When I was growing up, I was a pretty well rounded kid; good student, athlete, social. I had a great group of friends, was a part of a very distinguished and elite music program and played sports at a high level. I loved everything I participated in and typically succeeded in most of the things I did. When I didn’t get that part in the school play it was upsetting, but I quickly learned that I can’t always get everything that I thought I deserved.

It wasn’t until I got to college that the concept of trying your best and taking what you’ve learned as enough was brought to light. My freshman year, I received the first ‘C’ of my academic career. I was devastated. I had taught the information to all of my friends and they had all done better in the class then I had. How is that possible?


Is the Pressure Worth It?

As I was crying to my mom after I learned I had earned my first ‘C’ she said to me “Lisa, are you learning? Do you understand what is being taught? Are you enjoying yourself?

Then it’s ok that you got a ‘C’. No one is going to judge you in life because you got a ‘C’ in this class. I’m not upset or disappointed in you. AS long as you are learning and trying your best that’s all that matters.”

It was a game changing moment for me and one where I realized that the ‘pressure’ that I felt to succeed was a pressure that I was putting on myself. Suddenly I had the thought of “is the pressure I am placing on myself worth the stress?” I am the one placing all of these expectations on myself…and yes they are often resulting in success, but they also cause a lot of grief and anxiety.

Trying Your Best

Trying your best really is all in your attitude. If you attack a problem, situation, task with your best effort and fail, that’s ok. You know that you’ve tried your best and sometimes you can’t always do everything perfectly.

Now, we need to teach this to our kids. How can we teach them that it’s not always about winning, succeeding, getting the prize or being the best? How can we let them know that they can be just as proud of themselves for trying their best?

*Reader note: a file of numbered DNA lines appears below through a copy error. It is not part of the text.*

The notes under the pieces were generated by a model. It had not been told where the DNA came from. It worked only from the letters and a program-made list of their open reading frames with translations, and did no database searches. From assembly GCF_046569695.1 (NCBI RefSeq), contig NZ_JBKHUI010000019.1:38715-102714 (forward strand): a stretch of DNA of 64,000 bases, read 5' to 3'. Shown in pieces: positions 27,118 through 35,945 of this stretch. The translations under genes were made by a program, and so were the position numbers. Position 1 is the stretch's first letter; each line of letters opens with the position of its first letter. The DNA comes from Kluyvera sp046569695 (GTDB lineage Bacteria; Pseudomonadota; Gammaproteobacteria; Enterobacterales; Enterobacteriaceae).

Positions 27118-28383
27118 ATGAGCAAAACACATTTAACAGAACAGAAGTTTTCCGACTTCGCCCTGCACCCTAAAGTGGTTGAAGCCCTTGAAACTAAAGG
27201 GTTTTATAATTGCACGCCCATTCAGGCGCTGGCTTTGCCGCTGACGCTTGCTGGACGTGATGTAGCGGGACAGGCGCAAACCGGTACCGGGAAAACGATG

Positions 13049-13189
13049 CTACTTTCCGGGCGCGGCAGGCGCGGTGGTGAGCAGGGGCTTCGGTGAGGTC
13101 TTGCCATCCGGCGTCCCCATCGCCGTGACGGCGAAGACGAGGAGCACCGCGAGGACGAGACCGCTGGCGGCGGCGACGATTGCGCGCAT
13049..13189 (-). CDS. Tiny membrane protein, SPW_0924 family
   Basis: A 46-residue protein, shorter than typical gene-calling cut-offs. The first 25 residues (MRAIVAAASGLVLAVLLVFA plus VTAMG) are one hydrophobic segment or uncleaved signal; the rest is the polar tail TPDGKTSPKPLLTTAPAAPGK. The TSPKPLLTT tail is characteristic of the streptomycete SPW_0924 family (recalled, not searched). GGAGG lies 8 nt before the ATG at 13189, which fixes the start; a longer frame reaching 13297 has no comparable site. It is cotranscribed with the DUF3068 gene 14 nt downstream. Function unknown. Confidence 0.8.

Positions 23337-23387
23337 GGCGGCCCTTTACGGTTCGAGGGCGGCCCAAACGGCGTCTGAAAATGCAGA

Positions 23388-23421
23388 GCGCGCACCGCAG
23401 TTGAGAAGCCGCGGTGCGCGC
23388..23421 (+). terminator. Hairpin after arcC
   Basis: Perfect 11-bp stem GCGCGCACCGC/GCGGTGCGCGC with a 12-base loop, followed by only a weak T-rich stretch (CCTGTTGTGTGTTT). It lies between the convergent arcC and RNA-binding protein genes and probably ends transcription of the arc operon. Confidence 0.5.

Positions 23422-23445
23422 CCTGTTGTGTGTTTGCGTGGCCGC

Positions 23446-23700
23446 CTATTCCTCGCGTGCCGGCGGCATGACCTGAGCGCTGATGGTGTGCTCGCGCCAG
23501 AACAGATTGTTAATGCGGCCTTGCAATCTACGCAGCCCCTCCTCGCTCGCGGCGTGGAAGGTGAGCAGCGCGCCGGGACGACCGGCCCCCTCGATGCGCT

5 Ways to Encourage Kids

Here are some things that you can say to your kids to encourage them to try their best:

  1. Give it 100% of your effort

An important rule in trying your best is to make sure that you are really giving your all. If you’re not putting 100% in to what you are doing, are you really trying your best? If you fail or fall short of your goal, but you have given 100% of your effort, at least you know that you didn’t fail for lack of trying.

  1. Try, try again

You know the old adage: if at first you don’t succeed, try, try again. This could not be truer with trying your best. If you try once and fail, do not give up. Try again. Think about what you did the first time and see if you can do it a slightly different way the second time. Did that work? No? What if we change something else? There is never only one way to solve a problem. The way I do it may be different than how you do it. And that’s ok.

  1. Ask for Help

This is something that I know I have always had a hard time with. It’s ok to ask for help when you need it. The important thing to remember is when you need it. If you’ve tried your best multiple times and you are still not successful, go ahead and ask for assistance. Someone else may be able to give you a bit of advice to look at the problem in a different way. That little bit of help may be just what you need to complete your task.

  1. If you don’t succeed, that’s ok

I’ll say it again…it’s OK if you fail. As long as you tried your best. Not everyone can be excellent at everything. The world would be such a boring place if we could all play basketball like Lebron or develop technology like Bill Gates. We can’t all be great all the time. Sometimes we fail or fall short and we have to learn to be ok with that. As long as you’ve tried your best, that’s the best we can ask for.

  1. Everything is a learning experience

Learning doesn’t only happen at school or practice. Life itself it a learning experience. If you tried your best but didn’t succeed, learn from it. Why weren’t you successful? Was there something you could have done differently? Did you not solve the problem because you didn’t understand the question? Did you not complete the puzzle because you weren’t sure how to put the pieces together? Try to learn from every situation you encounter. You never know how something you learn while playing soccer may help you solve a math problem in the future.

Try to take a brief moment today and watch your child engage in a challenging activity. Did they succeed? If not, did they give up right away or did they keep trying to do it until they finally asked for help, gave up or succeeded? Can you tell they are trying their best? Go ahead and tell them what you’ve noticed. You’d be surprised at how much you can encourage positive social emotional development with a few simple words such as ‘just try your best’. 🙂